Safety has a price and, though expensive, deliberately crashing cars remains a good way of testing an automobile's safety features. However, there is a new crash simulation facility that promises a decrease in the number of cars destroyed during tests. Developed by the German company Instron, and recently installed at BMW in Munich, the non-destructive method relies on reverse acceleration. To work, the car mounts on a rail-borne slide. A hydraulic catapult accelerates the car backwards, producing 70g shock levels. Controlled by the Siemens PC-based SIMATIC WinAC, which communicates with the system via the Profibus-DP and AS interfaces, the process uses reference traces of the motion parameters derived from actual destructive crash tests. The only difference is that they are "replayed" in reverse. Optical and electrical sensors, mounted on the slide, record performance of the car's safety equipment. Not only does the system save money and metal, it allows more frequent testing. Contact Juergen_Kraemer@instron.com or visit www.instron.com/ist. For information about Siemens control equipment, Enter 647.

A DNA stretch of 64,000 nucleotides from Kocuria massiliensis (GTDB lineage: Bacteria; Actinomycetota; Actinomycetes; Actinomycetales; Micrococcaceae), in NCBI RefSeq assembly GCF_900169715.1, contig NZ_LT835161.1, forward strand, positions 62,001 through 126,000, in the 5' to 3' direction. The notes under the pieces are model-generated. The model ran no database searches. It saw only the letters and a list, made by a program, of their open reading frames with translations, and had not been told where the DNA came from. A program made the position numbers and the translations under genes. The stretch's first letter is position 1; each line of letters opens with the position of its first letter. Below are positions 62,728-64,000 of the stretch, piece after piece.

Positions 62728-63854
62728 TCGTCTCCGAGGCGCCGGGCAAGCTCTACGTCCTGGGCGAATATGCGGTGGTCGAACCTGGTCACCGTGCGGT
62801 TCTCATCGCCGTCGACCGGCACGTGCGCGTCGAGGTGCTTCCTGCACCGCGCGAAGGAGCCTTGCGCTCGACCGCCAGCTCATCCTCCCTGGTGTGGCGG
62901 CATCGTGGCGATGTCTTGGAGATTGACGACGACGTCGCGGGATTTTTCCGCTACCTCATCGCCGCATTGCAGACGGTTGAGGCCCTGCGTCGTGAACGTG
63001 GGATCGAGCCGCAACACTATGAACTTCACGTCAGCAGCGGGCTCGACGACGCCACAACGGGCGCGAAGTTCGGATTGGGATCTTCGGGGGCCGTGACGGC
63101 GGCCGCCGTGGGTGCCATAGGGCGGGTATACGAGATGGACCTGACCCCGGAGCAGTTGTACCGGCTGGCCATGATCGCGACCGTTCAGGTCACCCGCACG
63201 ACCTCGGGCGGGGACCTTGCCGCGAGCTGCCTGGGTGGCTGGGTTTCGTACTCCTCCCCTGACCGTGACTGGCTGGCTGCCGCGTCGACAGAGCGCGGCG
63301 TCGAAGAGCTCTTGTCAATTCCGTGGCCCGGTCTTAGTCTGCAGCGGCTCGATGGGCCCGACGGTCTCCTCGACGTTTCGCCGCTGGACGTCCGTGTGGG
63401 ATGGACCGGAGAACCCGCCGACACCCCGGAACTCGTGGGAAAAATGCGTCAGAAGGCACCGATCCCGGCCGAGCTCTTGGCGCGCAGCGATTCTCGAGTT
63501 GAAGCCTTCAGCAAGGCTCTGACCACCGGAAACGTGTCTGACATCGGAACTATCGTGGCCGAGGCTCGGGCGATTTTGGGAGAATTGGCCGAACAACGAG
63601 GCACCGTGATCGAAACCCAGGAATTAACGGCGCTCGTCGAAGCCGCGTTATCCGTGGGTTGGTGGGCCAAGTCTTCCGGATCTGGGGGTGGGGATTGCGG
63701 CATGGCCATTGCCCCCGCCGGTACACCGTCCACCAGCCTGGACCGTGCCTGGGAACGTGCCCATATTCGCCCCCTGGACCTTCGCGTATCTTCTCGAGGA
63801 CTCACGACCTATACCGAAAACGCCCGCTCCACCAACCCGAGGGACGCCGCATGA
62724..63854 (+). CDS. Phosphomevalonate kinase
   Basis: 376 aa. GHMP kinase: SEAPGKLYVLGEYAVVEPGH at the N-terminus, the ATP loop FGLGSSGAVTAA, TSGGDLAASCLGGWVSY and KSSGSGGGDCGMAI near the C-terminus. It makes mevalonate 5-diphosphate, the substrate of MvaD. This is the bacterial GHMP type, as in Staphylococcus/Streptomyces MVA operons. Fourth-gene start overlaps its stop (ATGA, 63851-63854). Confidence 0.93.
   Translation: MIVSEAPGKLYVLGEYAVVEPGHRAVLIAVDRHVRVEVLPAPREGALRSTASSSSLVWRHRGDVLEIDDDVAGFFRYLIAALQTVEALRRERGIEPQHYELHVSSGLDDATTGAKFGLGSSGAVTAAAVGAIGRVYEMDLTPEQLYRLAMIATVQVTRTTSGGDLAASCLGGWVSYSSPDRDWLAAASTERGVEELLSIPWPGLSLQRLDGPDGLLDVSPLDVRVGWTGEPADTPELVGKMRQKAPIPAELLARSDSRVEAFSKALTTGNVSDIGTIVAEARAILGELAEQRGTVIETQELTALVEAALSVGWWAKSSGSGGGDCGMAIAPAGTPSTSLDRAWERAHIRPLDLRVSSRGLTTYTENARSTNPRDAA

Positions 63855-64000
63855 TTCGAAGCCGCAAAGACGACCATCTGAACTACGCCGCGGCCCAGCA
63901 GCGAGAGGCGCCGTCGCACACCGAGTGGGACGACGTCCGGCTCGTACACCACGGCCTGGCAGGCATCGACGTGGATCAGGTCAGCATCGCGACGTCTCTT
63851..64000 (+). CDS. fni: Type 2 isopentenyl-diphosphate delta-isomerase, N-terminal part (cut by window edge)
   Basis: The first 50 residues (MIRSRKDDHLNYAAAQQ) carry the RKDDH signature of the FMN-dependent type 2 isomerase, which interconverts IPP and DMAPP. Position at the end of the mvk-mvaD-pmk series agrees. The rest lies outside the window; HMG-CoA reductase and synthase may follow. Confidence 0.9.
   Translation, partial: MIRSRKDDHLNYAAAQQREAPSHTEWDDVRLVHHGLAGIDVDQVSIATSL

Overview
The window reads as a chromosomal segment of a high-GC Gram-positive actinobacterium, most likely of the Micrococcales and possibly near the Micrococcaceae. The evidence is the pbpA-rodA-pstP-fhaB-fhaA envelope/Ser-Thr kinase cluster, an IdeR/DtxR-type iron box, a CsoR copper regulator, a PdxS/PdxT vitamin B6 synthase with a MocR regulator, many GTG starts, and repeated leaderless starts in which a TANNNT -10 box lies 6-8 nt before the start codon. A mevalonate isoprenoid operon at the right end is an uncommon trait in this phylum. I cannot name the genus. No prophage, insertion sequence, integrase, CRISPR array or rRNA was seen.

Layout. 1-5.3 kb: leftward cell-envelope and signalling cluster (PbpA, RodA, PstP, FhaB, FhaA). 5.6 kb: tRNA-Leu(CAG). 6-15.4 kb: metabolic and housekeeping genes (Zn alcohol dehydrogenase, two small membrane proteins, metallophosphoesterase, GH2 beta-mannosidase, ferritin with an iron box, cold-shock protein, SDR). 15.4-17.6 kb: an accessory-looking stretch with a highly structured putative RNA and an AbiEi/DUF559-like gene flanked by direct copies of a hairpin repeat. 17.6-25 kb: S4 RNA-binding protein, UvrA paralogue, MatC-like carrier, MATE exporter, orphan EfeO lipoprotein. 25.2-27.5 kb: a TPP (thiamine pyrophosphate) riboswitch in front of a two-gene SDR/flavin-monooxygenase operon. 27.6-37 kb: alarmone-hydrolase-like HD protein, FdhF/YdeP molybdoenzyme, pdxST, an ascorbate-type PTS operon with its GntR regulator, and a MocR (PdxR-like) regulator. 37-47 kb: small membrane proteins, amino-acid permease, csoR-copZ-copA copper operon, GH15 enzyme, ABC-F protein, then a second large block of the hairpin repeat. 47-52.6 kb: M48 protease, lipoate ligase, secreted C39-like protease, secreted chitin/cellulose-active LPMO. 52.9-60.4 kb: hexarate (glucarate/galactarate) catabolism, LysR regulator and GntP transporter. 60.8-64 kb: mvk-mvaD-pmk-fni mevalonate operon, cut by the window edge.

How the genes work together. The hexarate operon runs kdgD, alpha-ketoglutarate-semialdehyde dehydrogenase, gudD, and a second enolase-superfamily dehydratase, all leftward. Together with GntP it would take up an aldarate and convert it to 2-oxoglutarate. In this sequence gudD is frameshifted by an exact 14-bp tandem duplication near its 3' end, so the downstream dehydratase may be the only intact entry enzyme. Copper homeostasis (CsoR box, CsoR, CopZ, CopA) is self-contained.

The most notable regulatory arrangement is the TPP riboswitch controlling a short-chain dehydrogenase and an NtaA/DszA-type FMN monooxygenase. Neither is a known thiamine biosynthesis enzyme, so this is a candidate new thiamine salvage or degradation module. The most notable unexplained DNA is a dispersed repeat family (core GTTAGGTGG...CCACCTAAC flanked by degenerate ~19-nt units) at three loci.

What makes this movie stand out from the typical high school sports story is that the teenagers are undocumented immigrants, and the big game is a NASA-sponsored marine robotics competition. Like many other Hollywood movies, however, Spare Parts only tells part of the story. What the film shows -- and doesn’t show -- raises important issues affecting STEM education in the US.
Instead of sifting through huge amounts of technical data looking for answers to assembly problems, engineers can now benefit from 3M's new initiative -- 3M Assembly Solutions. The company has organized its wealth of adhesive and tape solutions into six typical application areas, making it easier to find the best products to solve their real-world assembly and bonding problems.
Load dump occurs when a discharged battery is disconnected while the alternator is generating current and other loads remain on the alternator circuit. If left alone, the electrical spikes and transients will be transmitted along the power line, leading to malfunctions in individual electronics/sensors or permanent damage to the vehicle’s electronic system. Bottom line: An uncontrolled load dump threatens the overall safety and reliability of the vehicle.
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